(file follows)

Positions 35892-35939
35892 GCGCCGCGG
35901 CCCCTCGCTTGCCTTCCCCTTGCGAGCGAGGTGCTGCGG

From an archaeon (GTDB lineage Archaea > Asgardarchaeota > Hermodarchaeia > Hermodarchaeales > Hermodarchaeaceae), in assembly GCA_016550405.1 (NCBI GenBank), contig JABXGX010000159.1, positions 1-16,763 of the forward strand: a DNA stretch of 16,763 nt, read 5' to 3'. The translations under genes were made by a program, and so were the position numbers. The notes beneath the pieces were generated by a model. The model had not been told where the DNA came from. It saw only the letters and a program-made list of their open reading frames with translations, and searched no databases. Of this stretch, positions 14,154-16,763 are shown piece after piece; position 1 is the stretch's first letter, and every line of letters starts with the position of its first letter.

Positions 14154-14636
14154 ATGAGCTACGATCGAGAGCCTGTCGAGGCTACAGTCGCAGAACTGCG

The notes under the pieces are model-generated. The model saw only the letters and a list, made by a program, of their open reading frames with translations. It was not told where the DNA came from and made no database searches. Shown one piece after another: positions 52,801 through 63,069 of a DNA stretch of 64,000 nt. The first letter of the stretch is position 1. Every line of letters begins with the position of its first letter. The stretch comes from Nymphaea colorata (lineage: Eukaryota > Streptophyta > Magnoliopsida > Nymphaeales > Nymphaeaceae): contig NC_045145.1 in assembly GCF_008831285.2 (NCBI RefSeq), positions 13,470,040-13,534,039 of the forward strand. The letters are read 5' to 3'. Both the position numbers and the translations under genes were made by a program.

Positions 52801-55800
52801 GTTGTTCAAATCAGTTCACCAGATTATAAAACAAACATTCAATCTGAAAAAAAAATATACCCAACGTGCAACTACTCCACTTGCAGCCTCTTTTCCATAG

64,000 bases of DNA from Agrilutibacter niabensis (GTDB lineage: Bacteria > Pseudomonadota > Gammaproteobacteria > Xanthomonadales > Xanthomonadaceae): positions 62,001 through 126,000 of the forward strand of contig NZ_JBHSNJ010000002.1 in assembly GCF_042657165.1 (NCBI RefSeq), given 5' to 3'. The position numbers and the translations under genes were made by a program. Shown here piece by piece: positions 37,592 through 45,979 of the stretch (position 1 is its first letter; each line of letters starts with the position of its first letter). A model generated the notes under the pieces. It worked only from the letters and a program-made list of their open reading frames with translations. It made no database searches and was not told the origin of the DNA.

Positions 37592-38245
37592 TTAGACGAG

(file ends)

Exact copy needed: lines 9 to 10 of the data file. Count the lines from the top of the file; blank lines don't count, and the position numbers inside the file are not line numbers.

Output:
52801 GTTGTTCAAATCAGTTCACCAGATTATAAAACAAACATTCAATCTGAAAAAAAAATATACCCAACGTGCAACTACTCCACTTGCAGCCTCTTTTCCATAG

64,000 bases of DNA from Agrilutibacter niabensis (GTDB lineage: Bacteria > Pseudomonadota > Gammaproteobacteria > Xanthomonadales > Xanthomonadaceae): positions 62,001 through 126,000 of the forward strand of contig NZ_JBHSNJ010000002.1 in assembly GCF_042657165.1 (NCBI RefSeq), given 5' to 3'. The position numbers and the translations under genes were made by a program. Shown here piece by piece: positions 37,592 through 45,979 of the stretch (position 1 is its first letter; each line of letters starts with the position of its first letter). A model generated the notes under the pieces. It worked only from the letters and a program-made list of their open reading frames with translations. It made no database searches and was not told the origin of the DNA.